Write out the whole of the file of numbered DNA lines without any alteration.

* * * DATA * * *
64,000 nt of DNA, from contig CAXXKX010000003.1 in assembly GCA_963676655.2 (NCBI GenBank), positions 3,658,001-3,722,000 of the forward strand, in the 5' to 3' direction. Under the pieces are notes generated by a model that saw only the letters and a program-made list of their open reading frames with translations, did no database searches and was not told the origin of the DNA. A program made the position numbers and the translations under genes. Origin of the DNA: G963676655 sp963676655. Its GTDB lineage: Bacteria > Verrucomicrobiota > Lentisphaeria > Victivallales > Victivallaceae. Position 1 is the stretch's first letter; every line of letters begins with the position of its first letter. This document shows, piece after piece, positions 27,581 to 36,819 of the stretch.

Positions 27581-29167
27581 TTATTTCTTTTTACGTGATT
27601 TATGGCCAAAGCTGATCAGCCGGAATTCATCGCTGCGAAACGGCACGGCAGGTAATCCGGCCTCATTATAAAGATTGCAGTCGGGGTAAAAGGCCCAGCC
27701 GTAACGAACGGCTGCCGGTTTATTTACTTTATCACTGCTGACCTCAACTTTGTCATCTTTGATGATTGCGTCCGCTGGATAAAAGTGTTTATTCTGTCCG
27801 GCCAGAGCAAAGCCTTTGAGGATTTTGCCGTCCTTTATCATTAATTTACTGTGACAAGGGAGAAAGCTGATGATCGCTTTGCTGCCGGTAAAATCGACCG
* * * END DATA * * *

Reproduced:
64,000 nt of DNA, from contig CAXXKX010000003.1 in assembly GCA_963676655.2 (NCBI GenBank), positions 3,658,001-3,722,000 of the forward strand, in the 5' to 3' direction. Under the pieces are notes generated by a model that saw only the letters and a program-made list of their open reading frames with translations, did no database searches and was not told the origin of the DNA. A program made the position numbers and the translations under genes. Origin of the DNA: G963676655 sp963676655. Its GTDB lineage: Bacteria > Verrucomicrobiota > Lentisphaeria > Victivallales > Victivallaceae. Position 1 is the stretch's first letter; every line of letters begins with the position of its first letter. This document shows, piece after piece, positions 27,581 to 36,819 of the stretch.

Positions 27581-29167
27581 TTATTTCTTTTTACGTGATT
27601 TATGGCCAAAGCTGATCAGCCGGAATTCATCGCTGCGAAACGGCACGGCAGGTAATCCGGCCTCATTATAAAGATTGCAGTCGGGGTAAAAGGCCCAGCC
27701 GTAACGAACGGCTGCCGGTTTATTTACTTTATCACTGCTGACCTCAACTTTGTCATCTTTGATGATTGCGTCCGCTGGATAAAAGTGTTTATTCTGTCCG
27801 GCCAGAGCAAAGCCTTTGAGGATTTTGCCGTCCTTTATCATTAATTTACTGTGACAAGGGAGAAAGCTGATGATCGCTTTGCTGCCGGTAAAATCGACCG